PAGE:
The Florida Keys Commercial Fishermen's Association on Tuesday called on marine sanctuary leaders to look more closely at the impacts of scuba divers and snorkelers when creating new regulations.
The group outlined its concerns in a letter given to Florida Keys National Marine Sanctuary managers when they met in Islamorada for their monthly meeting.
Sanctuary managers are currently conducting a 10-year review of the marine sanctuary's management plan to determine if they need to expand existing areas, or create new ones that are off-limits to fishing and diving.
The Florida Keys Commercial Fishermen's Association asked for more diver education and requested that the sanctuary require dive operators to maintain electronic logbooks that would be submitted daily to show locations visited and number of passengers in the water.
Read the full story at Keys News>>
National Fisherman Live: 10/21/14
In this episode:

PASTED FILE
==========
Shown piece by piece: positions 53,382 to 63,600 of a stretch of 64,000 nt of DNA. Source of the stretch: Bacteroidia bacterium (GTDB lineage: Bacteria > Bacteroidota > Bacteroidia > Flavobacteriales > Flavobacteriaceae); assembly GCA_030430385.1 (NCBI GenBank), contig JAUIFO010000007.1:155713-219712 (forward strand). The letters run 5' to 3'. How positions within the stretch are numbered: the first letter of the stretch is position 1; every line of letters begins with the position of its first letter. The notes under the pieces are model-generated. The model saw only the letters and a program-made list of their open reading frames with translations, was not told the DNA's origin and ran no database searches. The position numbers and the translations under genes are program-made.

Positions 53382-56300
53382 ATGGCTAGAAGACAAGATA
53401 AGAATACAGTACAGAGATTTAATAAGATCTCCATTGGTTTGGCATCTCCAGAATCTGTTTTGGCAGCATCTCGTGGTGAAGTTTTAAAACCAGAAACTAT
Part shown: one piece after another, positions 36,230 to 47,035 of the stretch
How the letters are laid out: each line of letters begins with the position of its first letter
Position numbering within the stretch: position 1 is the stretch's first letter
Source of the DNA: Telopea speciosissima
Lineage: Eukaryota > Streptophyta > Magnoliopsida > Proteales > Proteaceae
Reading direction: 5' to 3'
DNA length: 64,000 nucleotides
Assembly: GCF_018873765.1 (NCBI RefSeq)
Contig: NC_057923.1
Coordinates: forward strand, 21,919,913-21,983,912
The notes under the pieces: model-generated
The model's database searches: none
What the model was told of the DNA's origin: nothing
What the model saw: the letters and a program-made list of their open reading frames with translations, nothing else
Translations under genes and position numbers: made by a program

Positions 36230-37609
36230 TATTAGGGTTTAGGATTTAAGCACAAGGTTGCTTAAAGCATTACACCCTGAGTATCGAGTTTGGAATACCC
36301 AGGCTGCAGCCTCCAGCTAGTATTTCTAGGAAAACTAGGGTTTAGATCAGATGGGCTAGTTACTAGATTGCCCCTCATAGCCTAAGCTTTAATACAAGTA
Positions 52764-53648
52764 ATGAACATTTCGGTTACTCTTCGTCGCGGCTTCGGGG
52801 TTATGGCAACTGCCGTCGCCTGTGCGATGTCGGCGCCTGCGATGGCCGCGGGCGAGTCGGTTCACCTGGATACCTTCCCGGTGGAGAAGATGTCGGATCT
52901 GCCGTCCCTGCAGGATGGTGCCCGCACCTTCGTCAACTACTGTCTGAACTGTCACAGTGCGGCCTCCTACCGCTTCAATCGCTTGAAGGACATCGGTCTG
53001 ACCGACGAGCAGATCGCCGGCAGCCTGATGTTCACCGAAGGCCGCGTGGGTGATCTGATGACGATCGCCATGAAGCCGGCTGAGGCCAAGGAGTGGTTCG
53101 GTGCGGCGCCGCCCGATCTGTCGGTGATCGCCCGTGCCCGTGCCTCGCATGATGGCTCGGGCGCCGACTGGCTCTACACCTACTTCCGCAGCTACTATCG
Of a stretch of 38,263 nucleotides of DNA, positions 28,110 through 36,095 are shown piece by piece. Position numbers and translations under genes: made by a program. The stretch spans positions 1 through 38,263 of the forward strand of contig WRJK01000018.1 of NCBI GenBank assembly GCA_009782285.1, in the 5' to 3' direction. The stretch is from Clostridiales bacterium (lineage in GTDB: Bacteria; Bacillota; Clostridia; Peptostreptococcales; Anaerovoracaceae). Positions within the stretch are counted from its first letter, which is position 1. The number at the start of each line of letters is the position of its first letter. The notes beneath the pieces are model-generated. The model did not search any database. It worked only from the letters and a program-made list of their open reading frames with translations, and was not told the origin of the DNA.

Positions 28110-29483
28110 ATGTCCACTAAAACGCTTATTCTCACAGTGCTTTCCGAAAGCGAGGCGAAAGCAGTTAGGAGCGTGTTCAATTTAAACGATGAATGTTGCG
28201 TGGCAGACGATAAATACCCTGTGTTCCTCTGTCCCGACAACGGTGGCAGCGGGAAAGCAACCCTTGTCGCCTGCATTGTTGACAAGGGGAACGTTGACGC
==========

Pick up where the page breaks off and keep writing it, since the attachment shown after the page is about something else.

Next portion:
North Pacific Council adjusts observer program
Fishermen: bluefin fishing best in 10 years
Catch limit raised for Bristol Bay red king crab
Canadian fishermen fight over lobster size rules
River conference addresses Dead Zone cleanup
National Fisherman Live: 10/7/14
In this episode, National Fisherman Publisher Jerry Fraser talks about the 1929 dragger Vandal.
NOAA and its fellow Natural Resource Damage Assessment trustees in the Deepwater Horizon oil spill have announced the signing of a formal Record of Decision to implement a gulf restoration plan. The 44 projects, totaling an estimated $627 million, will restore barrier islands, shorelines, dunes, underwater grasses and oyster beds.
The Golden Gate Salmon Association will host its 4th Annual Marin County Dinner at Marin Catholic High School, 675 Sir Francis Drake Blvd., Kentfield on Friday, Oct 10, with doors opening at 5:30 p.m.